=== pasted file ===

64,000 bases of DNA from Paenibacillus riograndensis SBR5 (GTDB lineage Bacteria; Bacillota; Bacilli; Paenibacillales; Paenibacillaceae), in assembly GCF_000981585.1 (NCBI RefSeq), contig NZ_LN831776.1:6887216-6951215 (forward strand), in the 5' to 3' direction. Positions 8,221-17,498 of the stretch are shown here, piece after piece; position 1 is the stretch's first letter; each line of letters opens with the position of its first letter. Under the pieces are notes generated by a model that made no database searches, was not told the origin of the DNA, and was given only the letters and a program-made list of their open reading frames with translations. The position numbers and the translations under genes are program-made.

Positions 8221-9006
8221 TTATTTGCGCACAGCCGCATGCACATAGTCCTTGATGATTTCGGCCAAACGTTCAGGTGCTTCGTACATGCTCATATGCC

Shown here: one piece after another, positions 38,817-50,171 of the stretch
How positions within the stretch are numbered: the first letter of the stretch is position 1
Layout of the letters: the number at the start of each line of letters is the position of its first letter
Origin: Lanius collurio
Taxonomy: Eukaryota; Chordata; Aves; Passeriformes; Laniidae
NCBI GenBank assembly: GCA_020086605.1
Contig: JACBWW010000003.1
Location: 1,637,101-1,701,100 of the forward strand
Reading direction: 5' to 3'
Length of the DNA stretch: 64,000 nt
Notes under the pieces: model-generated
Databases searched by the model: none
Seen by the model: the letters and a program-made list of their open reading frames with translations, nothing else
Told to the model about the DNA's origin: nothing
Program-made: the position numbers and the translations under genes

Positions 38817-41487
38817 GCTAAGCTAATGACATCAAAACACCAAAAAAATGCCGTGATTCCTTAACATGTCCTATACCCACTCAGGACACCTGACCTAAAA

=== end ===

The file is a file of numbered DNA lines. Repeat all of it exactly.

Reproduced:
64,000 bases of DNA from Paenibacillus riograndensis SBR5 (GTDB lineage Bacteria; Bacillota; Bacilli; Paenibacillales; Paenibacillaceae), in assembly GCF_000981585.1 (NCBI RefSeq), contig NZ_LN831776.1:6887216-6951215 (forward strand), in the 5' to 3' direction. Positions 8,221-17,498 of the stretch are shown here, piece after piece; position 1 is the stretch's first letter; each line of letters opens with the position of its first letter. Under the pieces are notes generated by a model that made no database searches, was not told the origin of the DNA, and was given only the letters and a program-made list of their open reading frames with translations. The position numbers and the translations under genes are program-made.

Positions 8221-9006
8221 TTATTTGCGCACAGCCGCATGCACATAGTCCTTGATGATTTCGGCCAAACGTTCAGGTGCTTCGTACATGCTCATATGCC

Shown here: one piece after another, positions 38,817-50,171 of the stretch
How positions within the stretch are numbered: the first letter of the stretch is position 1
Layout of the letters: the number at the start of each line of letters is the position of its first letter
Origin: Lanius collurio
Taxonomy: Eukaryota; Chordata; Aves; Passeriformes; Laniidae
NCBI GenBank assembly: GCA_020086605.1
Contig: JACBWW010000003.1
Location: 1,637,101-1,701,100 of the forward strand
Reading direction: 5' to 3'
Length of the DNA stretch: 64,000 nt
Notes under the pieces: model-generated
Databases searched by the model: none
Seen by the model: the letters and a program-made list of their open reading frames with translations, nothing else
Told to the model about the DNA's origin: nothing
Program-made: the position numbers and the translations under genes

Positions 38817-41487
38817 GCTAAGCTAATGACATCAAAACACCAAAAAAATGCCGTGATTCCTTAACATGTCCTATACCCACTCAGGACACCTGACCTAAAA